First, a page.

Volvo Group sold and delivered more trucks in the first quarter than in any Q1 in its history. The Swedish truck maker cited pent-up demand to replace aging fleets as a major factor.
“Despite a deteriorating economic outlook with high inflation and rising interest rates, transport volumes and infrastructure activity have continued to be solid in most of our markets,” Martin Lundstedt, Volvo Group president and CEO, said in a letter to shareholders.
“There is a continued pent-up need to replace aging fleets, which is noticeable on the truck side, where order intake rose as we gradually opened the order books for the second half of 2023.”
Volvo is the first of the four major truck manufacturers to report its financial results. Paccar Inc. reports results on Monday.
Volvo sales increase in all business segments
Net sales increased in all business areas — trucks, buses, construction equipment and marine/industrial — to 131.4 billion Swedish crowns (SEK) or $12.74 billion compared to SEK 105.3 billion or $10.23 billion in the January-March period of 2022.
Adjusted operating income improved by SEK 5.7 billion to SEK 18.4 billion. Operating margin was 14% compared to 12% a year ago. Operating income nearly doubled to SEK 17.1 billion from SEK 8.6 billion.
“A good profitability is important for us to be able to continue to increase our investments in the biggest technological shift ever in our industries,” Lundstedt said. “We are in a period when we are investing in battery and fuel cell electric vehicles as well as internal combustion engines in parallel.”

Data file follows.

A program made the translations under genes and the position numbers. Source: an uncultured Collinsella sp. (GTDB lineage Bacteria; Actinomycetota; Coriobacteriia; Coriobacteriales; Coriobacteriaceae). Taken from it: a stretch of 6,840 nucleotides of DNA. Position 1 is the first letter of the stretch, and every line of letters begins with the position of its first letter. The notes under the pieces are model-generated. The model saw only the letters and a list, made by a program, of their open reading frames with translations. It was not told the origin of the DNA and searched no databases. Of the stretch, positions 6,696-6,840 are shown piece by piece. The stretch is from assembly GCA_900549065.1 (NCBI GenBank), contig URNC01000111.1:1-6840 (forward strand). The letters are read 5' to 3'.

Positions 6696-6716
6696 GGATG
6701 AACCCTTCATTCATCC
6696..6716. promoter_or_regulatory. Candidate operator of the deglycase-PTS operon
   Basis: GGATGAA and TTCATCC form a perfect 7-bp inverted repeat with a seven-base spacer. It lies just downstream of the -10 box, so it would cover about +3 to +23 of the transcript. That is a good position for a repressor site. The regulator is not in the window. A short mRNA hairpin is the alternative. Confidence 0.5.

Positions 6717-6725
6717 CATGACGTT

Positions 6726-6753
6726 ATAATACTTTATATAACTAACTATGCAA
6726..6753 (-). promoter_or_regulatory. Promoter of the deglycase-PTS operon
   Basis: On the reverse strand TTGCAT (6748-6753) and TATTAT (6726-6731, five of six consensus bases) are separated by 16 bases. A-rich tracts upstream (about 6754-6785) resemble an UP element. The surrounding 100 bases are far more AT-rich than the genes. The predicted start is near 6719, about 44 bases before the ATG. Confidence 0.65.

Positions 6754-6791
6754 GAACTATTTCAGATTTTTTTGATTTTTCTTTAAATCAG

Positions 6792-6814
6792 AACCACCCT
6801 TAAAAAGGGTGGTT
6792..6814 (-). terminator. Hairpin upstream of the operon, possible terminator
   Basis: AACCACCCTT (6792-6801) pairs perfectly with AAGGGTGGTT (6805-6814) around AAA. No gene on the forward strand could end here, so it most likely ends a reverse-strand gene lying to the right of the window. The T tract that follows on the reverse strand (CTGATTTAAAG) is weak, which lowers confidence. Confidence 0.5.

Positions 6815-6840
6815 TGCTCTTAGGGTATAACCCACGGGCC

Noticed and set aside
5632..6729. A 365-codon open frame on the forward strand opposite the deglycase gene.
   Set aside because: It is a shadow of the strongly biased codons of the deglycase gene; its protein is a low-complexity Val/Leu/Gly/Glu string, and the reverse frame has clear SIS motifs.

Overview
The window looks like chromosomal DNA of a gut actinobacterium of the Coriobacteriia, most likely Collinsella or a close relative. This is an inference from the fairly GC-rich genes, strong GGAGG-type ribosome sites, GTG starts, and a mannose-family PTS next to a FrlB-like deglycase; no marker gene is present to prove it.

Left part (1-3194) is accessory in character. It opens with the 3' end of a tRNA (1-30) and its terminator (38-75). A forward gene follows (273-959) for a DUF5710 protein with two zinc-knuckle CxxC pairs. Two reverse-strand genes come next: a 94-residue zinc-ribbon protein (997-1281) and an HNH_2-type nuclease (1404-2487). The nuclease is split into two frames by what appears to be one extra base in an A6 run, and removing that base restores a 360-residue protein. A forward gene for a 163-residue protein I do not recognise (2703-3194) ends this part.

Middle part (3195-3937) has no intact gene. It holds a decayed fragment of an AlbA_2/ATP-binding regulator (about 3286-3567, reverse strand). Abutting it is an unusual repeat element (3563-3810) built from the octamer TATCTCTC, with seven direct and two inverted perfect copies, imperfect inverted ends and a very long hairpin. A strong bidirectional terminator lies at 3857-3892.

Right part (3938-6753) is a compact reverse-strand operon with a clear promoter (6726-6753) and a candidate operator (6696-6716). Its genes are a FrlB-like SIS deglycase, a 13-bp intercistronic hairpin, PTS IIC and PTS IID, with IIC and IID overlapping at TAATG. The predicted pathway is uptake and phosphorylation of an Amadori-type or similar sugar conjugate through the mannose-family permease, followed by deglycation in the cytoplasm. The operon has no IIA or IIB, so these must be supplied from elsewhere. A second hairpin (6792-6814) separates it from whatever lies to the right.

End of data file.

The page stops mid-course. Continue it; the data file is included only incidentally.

Electric vehicles show significant growth
Volvo continues to promote even single-unit deliveries of battery-electric trucks as it builds a fleet of zero-tailpipe-emissions vehicles. The order intake for fully electric trucks increased by 67% to 825 compared to 494 vehicles. Deliveries increased by 254% to 683 compared to 193.
The company entered a 50-50 joint venture with rival Daimler Truck in 2020 to build hydrogen-powered fuel cell trucks it will sell in the second half of the decade.
In its overall trucking business, Volvo posted sales of SEK 89.55 billion, up 29% from SEK 69.55 a year earlier. In North America, orders rose 152% to 15,159 trucks. Deliveries were up 15% to 16,011 vehicles. Volvo Trucks North America’s market share through March decreased to 8.7% compared to 9.8% a year ago. Mack Trucksʼ market share increased to 5.7% from 5.3%.
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